As China’s economic growth rate tumbled to a 30-year low in 2019, corporate loan defaults surged to $18.6 billion, compared to $12.2 billion the year before.
The largest group of sour loans is among corporations that borrowed heavily to grow rapidly during China’s recent expansion.
Many government-owned companies are faring no better. Last November, Tewoo, a commodities trading firm backed by the city government of Tianjin, forced bondholders either to take write-offs of as much as 64 percent or wait a long time for repayment at sharply lower interest rates. The default called into question the financial health of the city itself.
Tewoo’s default also highlighted a quiet change in government policy: that state-owned firms may now be allowed to fail.
China’s answer to lagging growth: more debt. China’s banks have been ordered to relax lending standards and lower interest rates for borrowers starting or growing small businesses. The goal is to boost small-business lending by 30 percent.
During the first 10 months of 2019, banks loaned a record $286 billion to businesses that have had trouble getting capital. During that time, average interest rates fell from 7.4 percent to 6.8.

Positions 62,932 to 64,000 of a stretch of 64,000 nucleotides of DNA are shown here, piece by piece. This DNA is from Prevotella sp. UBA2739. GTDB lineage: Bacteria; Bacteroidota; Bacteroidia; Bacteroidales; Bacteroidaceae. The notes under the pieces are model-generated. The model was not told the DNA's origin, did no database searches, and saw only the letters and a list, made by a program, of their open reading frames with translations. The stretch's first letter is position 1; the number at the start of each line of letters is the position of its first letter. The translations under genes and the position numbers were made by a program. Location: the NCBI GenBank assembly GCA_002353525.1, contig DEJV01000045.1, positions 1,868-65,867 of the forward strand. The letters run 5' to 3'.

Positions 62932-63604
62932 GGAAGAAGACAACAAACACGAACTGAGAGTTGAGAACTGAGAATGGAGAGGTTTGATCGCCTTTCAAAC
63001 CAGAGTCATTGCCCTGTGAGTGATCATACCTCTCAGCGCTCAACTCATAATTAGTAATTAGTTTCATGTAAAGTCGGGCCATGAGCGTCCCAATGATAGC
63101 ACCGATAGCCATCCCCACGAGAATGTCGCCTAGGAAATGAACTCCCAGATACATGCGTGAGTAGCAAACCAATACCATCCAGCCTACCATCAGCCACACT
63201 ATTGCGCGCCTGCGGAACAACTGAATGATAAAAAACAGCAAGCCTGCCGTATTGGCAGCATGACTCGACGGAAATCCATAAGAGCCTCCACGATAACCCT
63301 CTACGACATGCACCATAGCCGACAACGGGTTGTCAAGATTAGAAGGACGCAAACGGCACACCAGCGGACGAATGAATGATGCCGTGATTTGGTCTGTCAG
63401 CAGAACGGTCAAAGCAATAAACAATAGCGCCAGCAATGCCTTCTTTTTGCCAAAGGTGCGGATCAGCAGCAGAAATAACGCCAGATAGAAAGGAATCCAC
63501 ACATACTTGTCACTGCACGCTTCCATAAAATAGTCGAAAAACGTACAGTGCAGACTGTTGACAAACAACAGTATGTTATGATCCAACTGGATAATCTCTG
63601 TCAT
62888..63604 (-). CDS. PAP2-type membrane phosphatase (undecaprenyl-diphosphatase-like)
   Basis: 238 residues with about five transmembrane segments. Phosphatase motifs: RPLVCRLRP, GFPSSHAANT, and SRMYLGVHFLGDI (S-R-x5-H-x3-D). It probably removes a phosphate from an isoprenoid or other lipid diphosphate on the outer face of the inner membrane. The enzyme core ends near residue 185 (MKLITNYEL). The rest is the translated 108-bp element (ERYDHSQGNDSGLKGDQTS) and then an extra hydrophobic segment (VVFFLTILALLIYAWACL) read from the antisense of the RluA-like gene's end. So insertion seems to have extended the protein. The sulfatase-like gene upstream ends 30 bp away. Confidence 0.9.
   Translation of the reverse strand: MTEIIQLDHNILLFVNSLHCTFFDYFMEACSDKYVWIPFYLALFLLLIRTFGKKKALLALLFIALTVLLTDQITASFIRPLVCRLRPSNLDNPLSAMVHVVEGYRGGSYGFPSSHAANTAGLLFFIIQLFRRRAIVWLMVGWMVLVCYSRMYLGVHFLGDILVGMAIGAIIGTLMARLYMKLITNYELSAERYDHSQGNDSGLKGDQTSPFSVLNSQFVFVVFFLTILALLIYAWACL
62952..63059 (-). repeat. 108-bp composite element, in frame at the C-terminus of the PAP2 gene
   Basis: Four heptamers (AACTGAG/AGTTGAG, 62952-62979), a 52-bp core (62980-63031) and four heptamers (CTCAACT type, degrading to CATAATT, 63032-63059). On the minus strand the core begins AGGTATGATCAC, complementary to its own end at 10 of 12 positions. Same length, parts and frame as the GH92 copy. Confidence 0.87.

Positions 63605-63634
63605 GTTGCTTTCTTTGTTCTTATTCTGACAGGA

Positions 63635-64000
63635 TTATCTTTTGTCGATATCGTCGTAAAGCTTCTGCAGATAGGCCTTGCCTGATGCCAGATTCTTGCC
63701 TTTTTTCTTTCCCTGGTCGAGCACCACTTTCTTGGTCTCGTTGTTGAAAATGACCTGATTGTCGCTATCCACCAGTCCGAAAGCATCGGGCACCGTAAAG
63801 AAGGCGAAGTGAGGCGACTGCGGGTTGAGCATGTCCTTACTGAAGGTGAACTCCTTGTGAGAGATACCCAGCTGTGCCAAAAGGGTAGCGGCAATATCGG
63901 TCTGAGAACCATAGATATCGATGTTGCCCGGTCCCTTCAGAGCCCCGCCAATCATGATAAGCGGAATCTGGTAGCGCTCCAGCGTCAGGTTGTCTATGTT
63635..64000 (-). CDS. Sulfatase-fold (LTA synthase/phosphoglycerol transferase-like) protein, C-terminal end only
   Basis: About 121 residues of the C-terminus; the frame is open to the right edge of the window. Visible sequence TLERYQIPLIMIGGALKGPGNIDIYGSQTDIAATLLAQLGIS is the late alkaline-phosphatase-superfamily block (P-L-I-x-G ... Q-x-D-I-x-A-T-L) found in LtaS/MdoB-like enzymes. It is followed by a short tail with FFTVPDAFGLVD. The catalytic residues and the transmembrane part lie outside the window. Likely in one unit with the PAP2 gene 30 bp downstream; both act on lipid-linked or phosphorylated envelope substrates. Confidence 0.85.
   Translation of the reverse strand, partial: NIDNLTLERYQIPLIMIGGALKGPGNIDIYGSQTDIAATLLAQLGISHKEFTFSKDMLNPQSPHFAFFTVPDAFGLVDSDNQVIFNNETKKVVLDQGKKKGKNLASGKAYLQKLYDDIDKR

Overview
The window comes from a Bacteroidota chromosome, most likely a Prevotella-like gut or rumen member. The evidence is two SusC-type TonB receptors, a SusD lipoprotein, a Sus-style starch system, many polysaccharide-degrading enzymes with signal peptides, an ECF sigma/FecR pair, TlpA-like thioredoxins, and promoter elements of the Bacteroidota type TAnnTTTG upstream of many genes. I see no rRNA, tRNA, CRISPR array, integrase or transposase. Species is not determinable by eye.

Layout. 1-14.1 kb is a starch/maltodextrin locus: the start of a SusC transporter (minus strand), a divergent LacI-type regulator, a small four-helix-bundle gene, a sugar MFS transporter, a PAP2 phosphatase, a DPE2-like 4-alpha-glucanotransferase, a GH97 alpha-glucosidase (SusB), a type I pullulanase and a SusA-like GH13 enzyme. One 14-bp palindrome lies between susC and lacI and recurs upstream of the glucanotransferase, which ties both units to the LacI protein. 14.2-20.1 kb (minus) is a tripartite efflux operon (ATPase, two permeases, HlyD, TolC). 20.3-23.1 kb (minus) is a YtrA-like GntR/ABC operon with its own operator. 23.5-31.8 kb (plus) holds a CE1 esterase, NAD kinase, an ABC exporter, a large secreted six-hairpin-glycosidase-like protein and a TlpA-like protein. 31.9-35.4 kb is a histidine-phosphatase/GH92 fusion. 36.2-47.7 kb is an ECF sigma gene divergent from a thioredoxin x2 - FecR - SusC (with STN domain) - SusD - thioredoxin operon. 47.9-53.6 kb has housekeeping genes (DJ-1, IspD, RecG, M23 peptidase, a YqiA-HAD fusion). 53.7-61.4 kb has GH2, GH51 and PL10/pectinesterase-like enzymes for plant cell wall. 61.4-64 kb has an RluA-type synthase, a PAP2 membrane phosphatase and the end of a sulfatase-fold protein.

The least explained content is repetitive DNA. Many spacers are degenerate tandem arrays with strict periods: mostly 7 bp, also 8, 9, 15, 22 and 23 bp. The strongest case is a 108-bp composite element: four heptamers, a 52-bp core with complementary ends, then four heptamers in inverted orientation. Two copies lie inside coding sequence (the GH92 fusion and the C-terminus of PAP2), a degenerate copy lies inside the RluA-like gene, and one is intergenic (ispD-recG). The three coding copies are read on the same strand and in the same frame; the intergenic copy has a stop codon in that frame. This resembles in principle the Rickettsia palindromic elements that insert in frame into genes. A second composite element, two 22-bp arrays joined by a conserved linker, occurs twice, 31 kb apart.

The campaign literally might not pay off. By May, banks were reporting that 5.9 percent of the new loans were defaulting, compared to 1.4 percent of loans made to established businesses.
“Our top priority is to meet the lending quotas rather than controlling risk,” said one bank officer.
China’s municipal governments also are struggling with unmanageable debt. Analysts estimate that the nation’s cities and towns owe about $6 trillion, not all of which is officially on the books. Cities and towns have depended on selling off land to pay bills but sales slowed; spending hasn’t.
At least one city has gotten an additional line of credit from the China Development Bank in exchange for giving the bank control over some of the city’s assets.

Comments are closed.

Skip to content